Student banking: what you need to know

It’s hardly the most exciting aspect of starting university or an apprenticeship, but choosing the right student bank account can help you make the most of your money. From overdrafts to credit cards, here’s what to look out for.

Opening a student bank account

You might want to look for a bank account that’s been created specifically for students and apprentices, as they tend to offer incentives like vouchers, railcards and cash back.

An incentive on account opening may sway your initial thinking, but it pays to check what else you’ll get with the account to help you manage your money throughout your studies. 

For example, an interest free overdraft could give you an additional buffer, while a current or savings account that pays interest could add a little extra to any money you’re earning.

Another thing to consider is the tools and features that come with an account: for making payments, using ATMs (including any associated charges at home and/or abroad), or keeping track of what you’ve spent and how much you’ve got left.

Finally, how accessible do you want your bank to be? Do you value the option to talk face to face, on the phone or via live chat, for example, as well as doing your day-to-day banking online? Or are you happy with a purely digital relationship?

Understanding overdrafts

An overdraft is basically a way of borrowing money through your current account. Banks will often charge a fee for this, as well as interest on what you’ve borrowed.

However, student bank accounts often provide overdrafts that don’t charge interest or fees, as long as you stay within your agreed overdraft limit. It’s key to check out the level of overdrafts on offer as the interest free amounts vary from bank to bank.  Limits for student overdrafts may also change depending on what year you’re in.

Going overdrawn without arranging it with your bank – called an unauthorised or unplanned overdraft – can be very expensive in terms of fees and interest charged.

Also be aware that overdrafts offered by student bank accounts are interest-free while you’re a student, but you’ll need to pay back the money once you’ve graduated, so it’s best not to become reliant on them to cover your costs.

Some graduate accounts may allow you to continue with an interest free overdraft amount for a set time so check this out.

Student studying in library

Getting a credit card

Having a credit card can enable you to spread costs – essentially buying something today and paying it off at a later date or in instalments. In that sense they’re similar to loans. Used wisely, a credit card can also help you build up a healthy credit score and make lenders inclined to let you borrow more from them in future. Another benefit is the payment protection you get when spending over £100 on a credit card.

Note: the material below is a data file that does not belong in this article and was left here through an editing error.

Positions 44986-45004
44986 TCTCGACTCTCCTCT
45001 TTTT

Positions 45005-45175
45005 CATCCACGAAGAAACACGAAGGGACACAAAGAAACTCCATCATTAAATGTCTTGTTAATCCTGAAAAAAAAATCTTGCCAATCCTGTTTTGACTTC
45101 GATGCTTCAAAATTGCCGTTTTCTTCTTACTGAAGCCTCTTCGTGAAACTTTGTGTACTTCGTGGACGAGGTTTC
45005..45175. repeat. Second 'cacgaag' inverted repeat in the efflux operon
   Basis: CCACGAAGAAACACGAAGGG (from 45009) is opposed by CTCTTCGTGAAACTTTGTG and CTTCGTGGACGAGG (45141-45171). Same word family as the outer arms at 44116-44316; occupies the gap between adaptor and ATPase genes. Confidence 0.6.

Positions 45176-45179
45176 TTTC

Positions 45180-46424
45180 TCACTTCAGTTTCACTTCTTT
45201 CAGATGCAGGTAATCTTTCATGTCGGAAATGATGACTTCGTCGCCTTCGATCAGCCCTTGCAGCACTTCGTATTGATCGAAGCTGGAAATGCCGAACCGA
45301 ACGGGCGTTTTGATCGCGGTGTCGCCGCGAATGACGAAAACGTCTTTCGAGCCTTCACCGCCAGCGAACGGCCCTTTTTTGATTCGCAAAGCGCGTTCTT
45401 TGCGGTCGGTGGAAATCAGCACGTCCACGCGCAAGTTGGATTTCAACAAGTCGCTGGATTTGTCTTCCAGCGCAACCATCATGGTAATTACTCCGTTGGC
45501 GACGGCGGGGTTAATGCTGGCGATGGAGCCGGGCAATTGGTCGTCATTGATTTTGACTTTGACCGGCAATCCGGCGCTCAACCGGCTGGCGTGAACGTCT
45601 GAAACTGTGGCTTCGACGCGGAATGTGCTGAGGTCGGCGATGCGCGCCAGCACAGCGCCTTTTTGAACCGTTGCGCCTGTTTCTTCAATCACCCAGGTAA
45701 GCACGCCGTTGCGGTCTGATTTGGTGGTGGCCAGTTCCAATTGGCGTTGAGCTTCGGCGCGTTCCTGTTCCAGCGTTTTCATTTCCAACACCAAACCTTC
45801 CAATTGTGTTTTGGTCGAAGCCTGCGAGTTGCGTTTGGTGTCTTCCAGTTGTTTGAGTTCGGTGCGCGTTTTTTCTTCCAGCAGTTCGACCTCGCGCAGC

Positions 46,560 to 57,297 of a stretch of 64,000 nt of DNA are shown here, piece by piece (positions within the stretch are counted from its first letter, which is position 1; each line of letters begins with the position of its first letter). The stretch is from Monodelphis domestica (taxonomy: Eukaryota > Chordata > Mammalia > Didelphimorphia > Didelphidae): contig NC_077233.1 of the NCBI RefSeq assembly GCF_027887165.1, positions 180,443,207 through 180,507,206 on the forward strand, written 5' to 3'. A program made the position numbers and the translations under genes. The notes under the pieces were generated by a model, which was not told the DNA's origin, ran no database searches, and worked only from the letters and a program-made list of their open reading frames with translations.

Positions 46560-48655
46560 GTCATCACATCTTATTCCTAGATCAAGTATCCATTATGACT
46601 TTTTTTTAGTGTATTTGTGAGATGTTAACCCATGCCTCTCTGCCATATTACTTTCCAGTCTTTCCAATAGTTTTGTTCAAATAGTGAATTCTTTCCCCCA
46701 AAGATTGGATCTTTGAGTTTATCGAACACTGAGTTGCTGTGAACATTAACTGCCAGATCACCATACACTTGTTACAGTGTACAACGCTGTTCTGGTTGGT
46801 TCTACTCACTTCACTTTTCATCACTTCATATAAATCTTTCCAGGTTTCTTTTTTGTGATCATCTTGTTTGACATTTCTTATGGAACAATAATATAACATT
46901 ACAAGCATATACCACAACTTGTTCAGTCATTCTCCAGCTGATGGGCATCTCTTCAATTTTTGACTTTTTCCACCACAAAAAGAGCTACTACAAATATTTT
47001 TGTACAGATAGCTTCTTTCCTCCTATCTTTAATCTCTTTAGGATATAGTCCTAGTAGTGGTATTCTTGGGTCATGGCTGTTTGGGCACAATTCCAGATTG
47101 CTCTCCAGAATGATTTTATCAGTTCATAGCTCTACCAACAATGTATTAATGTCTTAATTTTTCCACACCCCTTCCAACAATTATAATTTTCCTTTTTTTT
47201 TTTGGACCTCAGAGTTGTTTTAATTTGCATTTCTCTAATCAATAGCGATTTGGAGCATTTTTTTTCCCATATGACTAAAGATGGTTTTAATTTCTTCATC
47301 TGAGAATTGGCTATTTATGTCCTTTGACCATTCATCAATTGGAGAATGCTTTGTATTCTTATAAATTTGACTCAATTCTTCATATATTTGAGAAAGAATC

That’s thanks to the Consumer Protection Act, which says your credit provider is equally liable alongside the retailer that you’re buying from. So if you don’t get what you paid for – be it lost, stolen, faulty or just never delivered because the company went bust, for example – you should be entitled to a refund.

However, used unwisely, a credit card can lead to a hefty amount of debt. That’s because the credit card issuer is lending you money – or giving you credit – on the condition that you pay it back within a set period – usually a month. If you don’t do that, they’ll start charging you interest on anything you owe them.

Did you know...? A credit card can help you build your credit record and protect against payments made over £100?

You’ll have a credit limit – a set amount you’re allowed to spend on the card – and you’ll get a bill every month with a list of your transactions.

If you repay the full amount within that agreed timeframe, you won’t have to pay interest, but if you’re unable to do so, that’s when you start paying. So check what the interest rate is on each card as this will determine how much you’d need to repay if you didn’t pay off the balance in full.

You could also be charged a fee if you go over your credit limit, use your card abroad or make a late payment.

So while credit cards can be a useful way to spread cost, cover emergencies and improve your credit rating if used in the right way, they’re not necessarily for everyone. 

HSBC Student Bank Account, for students and apprentices. Terms and conditions apply.

 

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